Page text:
Kima Jones, founder of Jack Jones Literary Arts.
Vanessa Hua, author of A River of Stars.
Hamilton Leithauser, rock star.
R.O. Kwon, author of The Incendiaries.
Rakesh Satyal, author of No One Can Pronounce My Name.
Kristen Radtke, author of Imagine Wanting Only This.
Nick Moran, staff writer.
Lydia Kiesling, site editor and author of The Golden State.
Anne Yoder, staff writer.
Michael Bourne, staff writer.
Tess Malone, associate editor.
Bill Morris, staff writer and author of Motor City Burning.
Kaulie Lewis, staff writer.
Myriam Gurba, author of Mean.
Patrick Nathan, author of Some Hell.
Morgan Jerkins, author of This Will Be My Undoing.
Michael David Lukas, author of The Last Watchman of Old Cairo.
Jamel Brinkley, author of A Lucky Man.
Shanthi Sekaran, author of Lucky Boy.
Kara Levy, fiction writer.
Patty Yumi Cottrell, author of Sorry to Disrupt the Peace.
Heather Scott Partington, NBCC emerging critic.
Paul Goldberg, author of The Yid.
Simeon Marsalis, author of A Lie is To Grin.
Kevin Barry, author of Beatlebone.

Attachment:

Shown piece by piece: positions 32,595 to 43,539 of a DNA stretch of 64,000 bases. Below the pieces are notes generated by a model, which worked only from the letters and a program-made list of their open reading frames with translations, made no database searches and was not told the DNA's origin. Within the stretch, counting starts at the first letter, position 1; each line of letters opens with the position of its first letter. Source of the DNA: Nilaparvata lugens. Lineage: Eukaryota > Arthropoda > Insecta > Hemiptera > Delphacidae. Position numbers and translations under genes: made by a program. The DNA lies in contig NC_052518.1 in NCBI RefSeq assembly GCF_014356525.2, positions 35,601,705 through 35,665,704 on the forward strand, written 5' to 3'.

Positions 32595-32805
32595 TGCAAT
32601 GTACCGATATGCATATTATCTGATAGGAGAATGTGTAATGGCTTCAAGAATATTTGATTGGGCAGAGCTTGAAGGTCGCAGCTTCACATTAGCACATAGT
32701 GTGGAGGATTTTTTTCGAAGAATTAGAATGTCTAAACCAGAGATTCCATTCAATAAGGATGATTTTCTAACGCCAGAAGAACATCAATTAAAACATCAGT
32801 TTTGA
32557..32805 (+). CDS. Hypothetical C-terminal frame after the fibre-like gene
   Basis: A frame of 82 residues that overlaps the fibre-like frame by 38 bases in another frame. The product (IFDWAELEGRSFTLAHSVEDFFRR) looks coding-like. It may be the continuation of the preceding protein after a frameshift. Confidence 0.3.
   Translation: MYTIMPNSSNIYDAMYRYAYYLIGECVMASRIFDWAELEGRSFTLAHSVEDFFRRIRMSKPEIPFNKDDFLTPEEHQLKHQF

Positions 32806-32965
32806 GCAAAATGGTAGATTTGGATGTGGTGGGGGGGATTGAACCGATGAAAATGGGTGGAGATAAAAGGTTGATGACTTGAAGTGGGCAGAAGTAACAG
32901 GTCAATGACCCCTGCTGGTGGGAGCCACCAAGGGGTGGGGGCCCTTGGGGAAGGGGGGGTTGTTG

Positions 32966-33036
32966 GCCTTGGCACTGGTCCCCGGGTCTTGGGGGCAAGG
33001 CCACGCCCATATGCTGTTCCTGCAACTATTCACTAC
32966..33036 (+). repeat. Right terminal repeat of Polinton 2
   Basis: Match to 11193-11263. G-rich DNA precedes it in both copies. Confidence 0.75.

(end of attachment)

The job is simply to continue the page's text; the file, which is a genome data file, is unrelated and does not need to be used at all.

Laura Turner, writer.
Sarah Smarsh, journalist.
Kyle Chayka, writer.
A Year in Reading: Outro
How do two writers live and write together?
The answer changes through time. In her introduction to The Diaries of Sofia Tolstoy, Cathy Porter describes how Sofia laboriously copied Leo Tolstoy’s work: “After the baby had been put to bed, she would sit at her desk until the small hours, copying out his day’s writing in her fine hand, telepathically deciphering the scribble.” When reading Sofia’s diaries, kept from age 16 until she died in 1919, it’s hard not to feel her creative frustration. “To each his fate,” she writes. “Mine was to be the auxiliary to my husband.”
Historian Alexis Coe writes that being married helps academics get ahead, but only if they are male. In the Lenny Letter, she expands on her findings from reading the acknowledgements in books, “male historians often call wives research assistants while female historians say husbands were patient/encouraging.” Her article is a fascinating look at a selected history of literary couplings, from the F. Scott and Zelda Fitzgerald to Joan Didion and John Gregory Dunne.